Alzheimer’s disease (AD) is the most common form of dementia characterized by neuronal loss and synaptic
dysfunction, and histopathologically hallmarked by the presence of amyloid plaques and neurofibrillary tangles.
The correlation between histopathology and dementia has been challenged in the past decade by the emergence
of a group of individuals who remain cognitively intact despite the presence of plaques and tangles consistent
with clinically symptomatic AD. The existence of these individuals, here referred to as Non-Demented with AD
Neuropathology (NDAN) suggests that there is a natural way for the human brain to escape dementia.
Understanding the underlying molecular and cellular mechanisms of resilience (the main objective of the present
project) may help the development of innovative treatment concepts based on inducing cognitive resilience in
anyone challenged by AD neuropathology.
We present compelling preliminary results that support our hypothesis that efficient TREM2-driven microglial
phagocytosis underlies structural integrity and functionality of synapses in NDAN, thus protecting from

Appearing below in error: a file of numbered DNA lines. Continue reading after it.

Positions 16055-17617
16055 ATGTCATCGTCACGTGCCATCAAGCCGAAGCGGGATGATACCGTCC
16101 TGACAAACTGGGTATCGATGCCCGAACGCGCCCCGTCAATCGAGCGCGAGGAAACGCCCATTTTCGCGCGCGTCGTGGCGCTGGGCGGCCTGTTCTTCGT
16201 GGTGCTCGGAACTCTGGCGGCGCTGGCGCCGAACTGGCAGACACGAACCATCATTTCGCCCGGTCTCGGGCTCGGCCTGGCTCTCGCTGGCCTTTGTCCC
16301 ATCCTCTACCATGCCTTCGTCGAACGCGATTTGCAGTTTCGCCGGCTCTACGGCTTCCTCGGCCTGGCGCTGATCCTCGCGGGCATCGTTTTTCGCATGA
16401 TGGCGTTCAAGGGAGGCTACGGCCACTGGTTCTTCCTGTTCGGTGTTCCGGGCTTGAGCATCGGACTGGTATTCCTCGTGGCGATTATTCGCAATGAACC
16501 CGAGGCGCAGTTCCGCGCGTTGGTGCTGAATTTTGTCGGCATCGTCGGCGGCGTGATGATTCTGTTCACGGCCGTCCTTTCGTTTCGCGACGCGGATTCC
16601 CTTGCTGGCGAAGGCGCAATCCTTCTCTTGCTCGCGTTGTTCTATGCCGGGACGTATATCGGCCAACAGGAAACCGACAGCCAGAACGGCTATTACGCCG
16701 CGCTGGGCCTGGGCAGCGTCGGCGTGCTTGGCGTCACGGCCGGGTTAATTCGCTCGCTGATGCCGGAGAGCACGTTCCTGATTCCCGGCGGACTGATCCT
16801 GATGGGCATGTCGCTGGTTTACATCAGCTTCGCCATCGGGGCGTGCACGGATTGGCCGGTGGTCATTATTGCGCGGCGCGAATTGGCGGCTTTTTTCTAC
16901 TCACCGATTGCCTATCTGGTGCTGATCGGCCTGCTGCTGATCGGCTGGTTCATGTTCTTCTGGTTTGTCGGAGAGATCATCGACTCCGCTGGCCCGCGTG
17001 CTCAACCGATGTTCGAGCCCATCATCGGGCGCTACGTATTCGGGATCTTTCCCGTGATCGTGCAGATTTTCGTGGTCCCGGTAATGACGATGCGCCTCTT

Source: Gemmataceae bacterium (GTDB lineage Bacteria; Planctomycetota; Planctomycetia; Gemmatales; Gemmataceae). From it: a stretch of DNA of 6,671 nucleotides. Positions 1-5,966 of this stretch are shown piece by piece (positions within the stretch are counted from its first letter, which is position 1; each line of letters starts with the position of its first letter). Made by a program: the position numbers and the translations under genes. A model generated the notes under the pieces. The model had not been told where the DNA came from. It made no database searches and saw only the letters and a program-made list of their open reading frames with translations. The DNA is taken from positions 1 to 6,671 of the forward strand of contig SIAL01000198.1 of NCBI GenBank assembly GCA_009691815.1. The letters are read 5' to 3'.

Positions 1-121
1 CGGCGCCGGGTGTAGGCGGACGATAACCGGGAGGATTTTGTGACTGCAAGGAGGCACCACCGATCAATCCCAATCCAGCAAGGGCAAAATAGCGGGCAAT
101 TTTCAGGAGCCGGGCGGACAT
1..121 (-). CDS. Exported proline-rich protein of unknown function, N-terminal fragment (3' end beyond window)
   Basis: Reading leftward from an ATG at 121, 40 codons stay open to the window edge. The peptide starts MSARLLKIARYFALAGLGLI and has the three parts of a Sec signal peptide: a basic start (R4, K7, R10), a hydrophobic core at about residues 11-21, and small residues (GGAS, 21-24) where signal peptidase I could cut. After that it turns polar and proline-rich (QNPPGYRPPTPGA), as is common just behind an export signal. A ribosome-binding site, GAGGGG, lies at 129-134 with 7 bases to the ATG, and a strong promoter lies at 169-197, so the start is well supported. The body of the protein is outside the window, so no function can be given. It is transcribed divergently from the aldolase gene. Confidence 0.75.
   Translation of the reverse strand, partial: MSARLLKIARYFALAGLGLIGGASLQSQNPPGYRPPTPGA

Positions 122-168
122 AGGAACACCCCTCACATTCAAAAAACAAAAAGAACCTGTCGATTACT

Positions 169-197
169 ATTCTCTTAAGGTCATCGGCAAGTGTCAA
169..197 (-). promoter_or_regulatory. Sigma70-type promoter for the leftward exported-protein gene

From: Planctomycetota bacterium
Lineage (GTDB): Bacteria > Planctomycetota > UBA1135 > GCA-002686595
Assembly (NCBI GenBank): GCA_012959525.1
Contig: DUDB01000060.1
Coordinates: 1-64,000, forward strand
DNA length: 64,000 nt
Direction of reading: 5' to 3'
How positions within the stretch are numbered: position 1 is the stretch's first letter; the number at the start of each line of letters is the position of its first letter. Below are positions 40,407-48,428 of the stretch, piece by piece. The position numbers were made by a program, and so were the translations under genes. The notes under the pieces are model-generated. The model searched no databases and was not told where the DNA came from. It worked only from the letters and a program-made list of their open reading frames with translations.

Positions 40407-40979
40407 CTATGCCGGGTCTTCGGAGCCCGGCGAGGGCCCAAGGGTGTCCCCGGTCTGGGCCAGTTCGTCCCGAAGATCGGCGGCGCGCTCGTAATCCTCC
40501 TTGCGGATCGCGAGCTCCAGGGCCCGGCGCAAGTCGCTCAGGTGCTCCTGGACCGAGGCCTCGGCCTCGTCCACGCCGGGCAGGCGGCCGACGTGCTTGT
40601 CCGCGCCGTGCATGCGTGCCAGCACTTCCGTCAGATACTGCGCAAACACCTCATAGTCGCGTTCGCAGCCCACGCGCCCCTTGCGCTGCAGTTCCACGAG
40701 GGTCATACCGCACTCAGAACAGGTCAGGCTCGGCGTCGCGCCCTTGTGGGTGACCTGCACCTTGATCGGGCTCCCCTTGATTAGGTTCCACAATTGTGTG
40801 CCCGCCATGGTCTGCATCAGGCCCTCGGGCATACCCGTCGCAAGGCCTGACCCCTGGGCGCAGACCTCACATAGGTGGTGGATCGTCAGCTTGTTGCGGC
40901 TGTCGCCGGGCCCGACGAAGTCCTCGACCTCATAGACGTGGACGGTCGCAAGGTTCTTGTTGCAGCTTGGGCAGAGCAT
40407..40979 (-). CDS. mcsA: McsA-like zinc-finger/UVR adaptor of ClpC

ensuing cognitive deficits. We will test our central hypothesis by pursuing the following specific aims: testing
whether high expression levels of microglial TREM2 are associated with phagocytosis of damaged
synapses around amyloid plaques in NDAN subjects, and evaluating the presence of variants of
TREM2 gene in NDAN subjects as a function of synaptic resilience.
This present project is highly significant because the proposed studies will establish TREM2 phagocytic microglia
as a key player in the maintenance of synaptic integrity. The successful completion of the aims will provide
insight into molecular and cellular mechanisms underlying synaptic resilience in relation to microglia activity in
NDAN individuals revealing new targets for future development of innovative treatment concepts based on
inducing cognitive resilience in individuals challenged by AD neuropathology. The proposed project will improve
our scientific understanding of how damaged synapses removal is mediated by TREM2 phagocytic microglia
contributing to synaptic integrity in NDAN.